'In this entire business, the one group that is left out completely is the players, their interest is not protected. Nobody has consulted them.'
Committee of Administrators chief Vinod Rai on Sunday empathised with skipper Virat Kohli on the issue of cramped scheduling, saying that players' interest will be taken care of.
India will finish their home series against Sri Lanka on December 24 before leaving for South Africa on December 28. They are scheduled to play a two-day warm-up tie starting on December 30 before taking on South Africa in the first Test on January 5.
Kohli had complained that cramped schedules are getting in the way of proper preparation for a big series such as the South Africa tour.
"I totally empathise with Kohli. That is a fact. What we recognise as Future Tour Programme (FTP) has been drawn up such that all the state associations get chances to generate revenue by conducting matches," Rai said in New Delhi on Sunday.
"And, unfortunately, it is the players because of whom these revenue comes and their interests are not taken care of. We will ensure that there is a balance in the three formats from next year," he added.
Regarding player contracts, Rai said: "We had inherited the three grades of A, B and C. We have modified it and have started a process where we consult the players. We had two rounds of consultation and we will do another one in a week's time just before the Delhi Test.
"We will make a presentation to the players. In this entire business, the one group that is left out completely is the players, their interest is not protected. Nobody has consulted them."
To a question why BCCI is refusing to allow NADA to conduct dope tests on its players, Rai said: "We have zero tolerance to doping. As per as BCCI is concerned, it conforms to the anti-doping policies of the ICC, who conform to WADA.
"As for conducting tests in the country, there is a NADA which runs the National Dope Testing Laboratory (NDTL), which is headed by secretary of Sports itself. All samples drawn from cricketers in this country are tested only in NDTL.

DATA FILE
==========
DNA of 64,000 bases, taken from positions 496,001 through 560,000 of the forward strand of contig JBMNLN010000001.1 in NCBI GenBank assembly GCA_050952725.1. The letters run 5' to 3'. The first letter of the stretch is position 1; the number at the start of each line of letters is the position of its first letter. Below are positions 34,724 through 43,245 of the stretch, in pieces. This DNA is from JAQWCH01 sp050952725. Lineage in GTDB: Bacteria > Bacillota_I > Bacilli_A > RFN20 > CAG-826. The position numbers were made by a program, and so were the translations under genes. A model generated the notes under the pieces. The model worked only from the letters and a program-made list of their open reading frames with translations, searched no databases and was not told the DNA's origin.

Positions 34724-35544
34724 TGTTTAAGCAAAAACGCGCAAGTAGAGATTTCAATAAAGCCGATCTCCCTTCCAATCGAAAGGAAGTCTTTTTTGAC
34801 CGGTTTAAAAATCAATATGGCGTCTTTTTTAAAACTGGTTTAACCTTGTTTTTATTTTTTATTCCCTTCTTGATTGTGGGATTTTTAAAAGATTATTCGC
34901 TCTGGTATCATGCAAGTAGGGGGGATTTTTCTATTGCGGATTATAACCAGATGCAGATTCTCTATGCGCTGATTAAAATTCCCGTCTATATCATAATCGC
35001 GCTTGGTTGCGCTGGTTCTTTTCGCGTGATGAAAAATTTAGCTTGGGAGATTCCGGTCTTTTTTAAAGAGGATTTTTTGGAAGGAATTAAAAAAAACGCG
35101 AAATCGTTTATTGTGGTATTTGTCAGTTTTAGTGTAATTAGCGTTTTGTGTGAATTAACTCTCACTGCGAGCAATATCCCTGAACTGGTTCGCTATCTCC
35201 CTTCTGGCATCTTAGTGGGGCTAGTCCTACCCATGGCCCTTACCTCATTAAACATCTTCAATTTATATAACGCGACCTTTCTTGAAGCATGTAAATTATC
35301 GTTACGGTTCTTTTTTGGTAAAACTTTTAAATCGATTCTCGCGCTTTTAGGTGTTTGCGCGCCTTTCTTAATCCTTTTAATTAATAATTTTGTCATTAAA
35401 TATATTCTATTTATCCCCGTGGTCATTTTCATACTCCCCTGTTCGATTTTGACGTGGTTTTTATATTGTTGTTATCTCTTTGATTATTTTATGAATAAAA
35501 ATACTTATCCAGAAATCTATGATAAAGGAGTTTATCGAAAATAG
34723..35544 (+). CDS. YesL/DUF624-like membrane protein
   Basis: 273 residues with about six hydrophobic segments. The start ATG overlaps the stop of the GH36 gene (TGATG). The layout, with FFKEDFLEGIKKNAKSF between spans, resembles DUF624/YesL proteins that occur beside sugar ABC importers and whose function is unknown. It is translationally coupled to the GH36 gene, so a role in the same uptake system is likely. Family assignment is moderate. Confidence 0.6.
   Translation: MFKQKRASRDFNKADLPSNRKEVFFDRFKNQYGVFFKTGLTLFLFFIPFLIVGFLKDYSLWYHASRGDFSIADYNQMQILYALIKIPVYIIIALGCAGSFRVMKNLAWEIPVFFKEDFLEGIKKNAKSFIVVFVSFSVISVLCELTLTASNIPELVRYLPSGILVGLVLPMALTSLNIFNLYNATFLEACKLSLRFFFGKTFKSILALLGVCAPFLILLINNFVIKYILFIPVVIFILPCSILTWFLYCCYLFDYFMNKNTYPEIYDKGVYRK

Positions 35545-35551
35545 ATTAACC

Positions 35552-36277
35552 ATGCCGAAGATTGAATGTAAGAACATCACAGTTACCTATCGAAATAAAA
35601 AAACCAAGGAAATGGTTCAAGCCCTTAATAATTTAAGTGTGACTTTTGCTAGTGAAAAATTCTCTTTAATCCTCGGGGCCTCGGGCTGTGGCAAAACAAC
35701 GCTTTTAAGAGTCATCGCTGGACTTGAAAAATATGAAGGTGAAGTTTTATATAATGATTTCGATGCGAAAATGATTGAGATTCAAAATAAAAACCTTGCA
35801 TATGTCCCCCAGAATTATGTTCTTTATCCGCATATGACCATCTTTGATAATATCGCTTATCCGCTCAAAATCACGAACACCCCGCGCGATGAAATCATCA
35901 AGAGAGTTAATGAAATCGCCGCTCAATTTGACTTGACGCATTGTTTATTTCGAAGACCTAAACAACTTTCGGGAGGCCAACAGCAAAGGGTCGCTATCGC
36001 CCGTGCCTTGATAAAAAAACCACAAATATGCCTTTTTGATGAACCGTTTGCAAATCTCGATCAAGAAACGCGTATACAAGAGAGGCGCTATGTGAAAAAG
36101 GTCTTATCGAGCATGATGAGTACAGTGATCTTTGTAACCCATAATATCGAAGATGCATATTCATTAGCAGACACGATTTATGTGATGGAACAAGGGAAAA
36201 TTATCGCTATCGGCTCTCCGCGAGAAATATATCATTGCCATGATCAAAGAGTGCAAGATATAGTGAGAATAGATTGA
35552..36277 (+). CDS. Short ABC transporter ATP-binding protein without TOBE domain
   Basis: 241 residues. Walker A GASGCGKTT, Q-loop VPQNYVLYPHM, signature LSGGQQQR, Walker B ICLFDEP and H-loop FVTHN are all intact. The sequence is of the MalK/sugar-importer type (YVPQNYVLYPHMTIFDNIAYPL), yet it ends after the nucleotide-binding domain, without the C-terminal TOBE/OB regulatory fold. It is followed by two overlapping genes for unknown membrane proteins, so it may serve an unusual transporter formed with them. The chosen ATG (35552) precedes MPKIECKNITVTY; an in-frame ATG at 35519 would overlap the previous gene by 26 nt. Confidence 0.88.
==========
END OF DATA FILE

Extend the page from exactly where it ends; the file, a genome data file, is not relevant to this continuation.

"As of now, the samples are drawn by an agency called IDTM, approved by ICC. So we are totally in line with the country's anti-doping guidelines. Now cricketers worldwide have issues regarding privacy and security because they have to tell their whereabouts all the time. So the ICC decided to involve IDTM."
Rai also said adhocism of Board of Control for Cricket in India created the fiasco during the selection of the India coach, where Anil Kumble was roped in for some time before the subsequent appointment of Ravi Shastri by the Cricket Advisory Committee (CAC) which includes Sachin Tendulkar, Sourav Ganguly and VVS Laxman.
"Unfortunately, there is no system in the BCCI on how a coach should be appointed but I think the move to set up the CAC is good," said Rai, the former Comptroller and Auditor General (CAG) of India.
"The three iconic players made the selection of coach last year. They had selected somebody who was unfortunately not acceptable to BCCI, who gave the opportunity to Kumble. The CAC had recommended him for two years but then BCCI said 'no no', it is for one year," he added.
Rai also said that India might have a women's Indian Premier League (IPL) from next year.
"With Diana Edulji (the CoA member), Mithali (Raj), Jhulan (Goswami), we have drawn up the sequence of events which hopefully you will see women's cricket ... or you might even see an IPL also," Rai said.
"The match fee of the women cricketers has been doubled by us over the last three months. The rewards which were given have been brought more or less at par with the men's team. In the longer run we may not be able to make it equal because all this revenue generated from the matches played -- the men's team play more and generate larger amount.
"Hopefully the women's team will also come to their level in future. So next year you are certainly going to see the change," he added.
Rai also said that COA had submitted their recommendations regarding the conflict of interest that was pointed out by former member Ramachandran Guha.
"We have drawn up policies on conflict of interest but you will be surprised that all those policies, including players compensation policies, we offered to SGM but even after three meetings it was not adopted," he said.
Asked specifically about the conflict of interest of Mahendra Singh Dhoni, Rai said: "Please be assured that our entire conflict of interest policy will leave Dhoni or anybody else with no option but to conform to it."
Talking about the need for reforms in the BCCI, Rai said: "It is not a bad idea to be setting a set of standards. I believe BCCI is very insular body. Any thing happened in BCCI never came out in the public. Now if you are throwing BCCI open to public it is good."
Image: COA chairman Vinod Rai